A little piece of Canada on your doorstep
Letterkeen Loop Walk
Distance (purple loop): 12km
Time 3 to 4 hours
Minimum gear Hiking boots, rain gear, snack, water, mobile phone, camera
Trail surface Riverbank, mountain tracks, sandy paths and forestry roads
Shorter loops Red loop (10km); Blue loop (6km)
Letterkeen is a secluded area in the heart of the Nephin beg mountains 14km north of Newport. There are three looped walking trails here that require a good level of fitness, especially the purple loop, which includes a climb and some rough ground.
The walk starts at the Brogan Carroll bothy in Letterkeen wood, this is an old stone bothy that was rebuilt in recent years and provides an excellent trailhead for this outstanding set of looped walks. Information boards at the trailhead will give you details of the various trails and some local history.
This area was devoid of woodland until 1951 when the Government introduced a forestry development programme. The main species are lodge pole pine and larch on the mountain slopes, which gives the area a Canadian wilderness effect with lively streams coming down off the mountains. Sitka spruce covers the more fertile valleys.
This walk contains a section of the famous Bangor Trail; this is the old route through the mountains between Newport and Bangor Erris that was used for centuries before the road was developed around by Mulranny and Ballycroy. On the Letterkeen loops, you will also pass through a section of Ballycroy National Park and some outstanding mountain scenery.
To get to Letterkeen, follow the N59 out of Newport towards Achill for 1km. Turn northwards at a signpost indicating Treenlaur Youth Hostel and Lough Furnace. Follow this road for about 2km where you continue straight through a crossroads passing a disused two-storey house on your right. Continue along this road with Lough Feeagh to your left, 2km past the lake you will enter Letterkeen wood, follow the signs for Letterkeen loop walk until you reach the bothy.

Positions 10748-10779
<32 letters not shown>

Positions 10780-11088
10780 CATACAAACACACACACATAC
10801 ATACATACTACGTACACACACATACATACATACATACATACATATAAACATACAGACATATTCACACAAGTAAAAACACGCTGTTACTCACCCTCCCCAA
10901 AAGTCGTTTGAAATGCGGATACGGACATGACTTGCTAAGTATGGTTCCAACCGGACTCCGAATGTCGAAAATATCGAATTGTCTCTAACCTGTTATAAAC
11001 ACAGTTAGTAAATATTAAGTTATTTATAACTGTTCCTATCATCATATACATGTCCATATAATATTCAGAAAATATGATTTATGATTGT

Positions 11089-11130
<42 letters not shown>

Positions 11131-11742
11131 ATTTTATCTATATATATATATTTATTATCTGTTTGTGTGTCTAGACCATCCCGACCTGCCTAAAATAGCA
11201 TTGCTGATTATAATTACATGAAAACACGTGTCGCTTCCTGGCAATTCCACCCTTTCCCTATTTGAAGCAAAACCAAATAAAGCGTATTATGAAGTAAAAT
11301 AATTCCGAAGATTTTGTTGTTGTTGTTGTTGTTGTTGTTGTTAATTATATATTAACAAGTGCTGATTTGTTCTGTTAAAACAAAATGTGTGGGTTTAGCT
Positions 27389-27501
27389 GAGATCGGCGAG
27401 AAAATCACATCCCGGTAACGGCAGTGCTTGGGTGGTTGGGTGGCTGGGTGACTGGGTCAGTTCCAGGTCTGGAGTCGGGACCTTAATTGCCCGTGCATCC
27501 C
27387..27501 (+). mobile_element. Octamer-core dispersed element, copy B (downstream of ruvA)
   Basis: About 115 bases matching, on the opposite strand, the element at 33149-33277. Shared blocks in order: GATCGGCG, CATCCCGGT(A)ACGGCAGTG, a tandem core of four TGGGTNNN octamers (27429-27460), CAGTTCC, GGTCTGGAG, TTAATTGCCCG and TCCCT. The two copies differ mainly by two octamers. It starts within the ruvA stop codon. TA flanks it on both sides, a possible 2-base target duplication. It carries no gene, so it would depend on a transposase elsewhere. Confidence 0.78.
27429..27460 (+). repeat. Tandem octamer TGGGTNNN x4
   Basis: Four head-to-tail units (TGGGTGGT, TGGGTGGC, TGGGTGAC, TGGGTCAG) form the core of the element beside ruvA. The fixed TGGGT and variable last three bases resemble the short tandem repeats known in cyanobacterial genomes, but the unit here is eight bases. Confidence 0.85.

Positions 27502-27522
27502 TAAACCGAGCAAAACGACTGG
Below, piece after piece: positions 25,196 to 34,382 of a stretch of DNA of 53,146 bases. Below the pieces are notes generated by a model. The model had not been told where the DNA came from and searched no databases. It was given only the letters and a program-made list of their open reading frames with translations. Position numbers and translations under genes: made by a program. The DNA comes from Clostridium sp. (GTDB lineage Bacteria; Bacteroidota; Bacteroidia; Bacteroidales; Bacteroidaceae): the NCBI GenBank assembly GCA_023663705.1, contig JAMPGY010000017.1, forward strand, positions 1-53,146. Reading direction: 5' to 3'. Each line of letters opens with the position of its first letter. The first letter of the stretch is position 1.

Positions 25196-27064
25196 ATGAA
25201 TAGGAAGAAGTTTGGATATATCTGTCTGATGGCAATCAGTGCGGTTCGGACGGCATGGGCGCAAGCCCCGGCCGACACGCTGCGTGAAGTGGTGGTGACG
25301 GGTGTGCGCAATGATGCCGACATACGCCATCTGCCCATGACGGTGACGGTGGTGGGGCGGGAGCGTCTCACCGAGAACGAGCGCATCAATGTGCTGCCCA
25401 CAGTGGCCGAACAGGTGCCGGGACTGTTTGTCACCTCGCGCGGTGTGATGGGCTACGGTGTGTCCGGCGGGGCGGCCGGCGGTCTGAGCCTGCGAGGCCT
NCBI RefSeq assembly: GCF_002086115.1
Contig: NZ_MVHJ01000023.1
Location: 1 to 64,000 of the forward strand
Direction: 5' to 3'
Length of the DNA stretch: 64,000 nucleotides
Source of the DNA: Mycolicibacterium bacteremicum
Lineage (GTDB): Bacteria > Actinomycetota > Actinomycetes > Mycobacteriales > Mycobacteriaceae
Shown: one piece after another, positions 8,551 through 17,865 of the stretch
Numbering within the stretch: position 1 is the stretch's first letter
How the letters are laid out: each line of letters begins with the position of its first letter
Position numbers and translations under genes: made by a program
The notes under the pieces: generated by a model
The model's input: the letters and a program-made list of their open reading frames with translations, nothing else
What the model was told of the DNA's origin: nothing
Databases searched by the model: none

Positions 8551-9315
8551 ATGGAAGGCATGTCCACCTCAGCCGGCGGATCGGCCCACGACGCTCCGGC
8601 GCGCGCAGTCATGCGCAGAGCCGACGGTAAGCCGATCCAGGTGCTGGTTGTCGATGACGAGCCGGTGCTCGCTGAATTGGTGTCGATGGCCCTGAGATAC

From the trailhead you can follow three loops, the longest being 12km looped marked in purple arrows that reaches a high point of 300 meters. The shorter loops are marked in red and blue and do not contain any significant hills. The final part of the trails brings you along a sandy path that follows the Altaconey River back to the bothy.
Tom Carolan works for South West Mayo Development Company as Recreation Officer. His job involves the design, construction, and promotion of recreational trails. He can be contacted at firstname.lastname@example.org.
This article is the seventh in the Living section Walk of the Month series, which describes a different Mayo walk at the start of each month.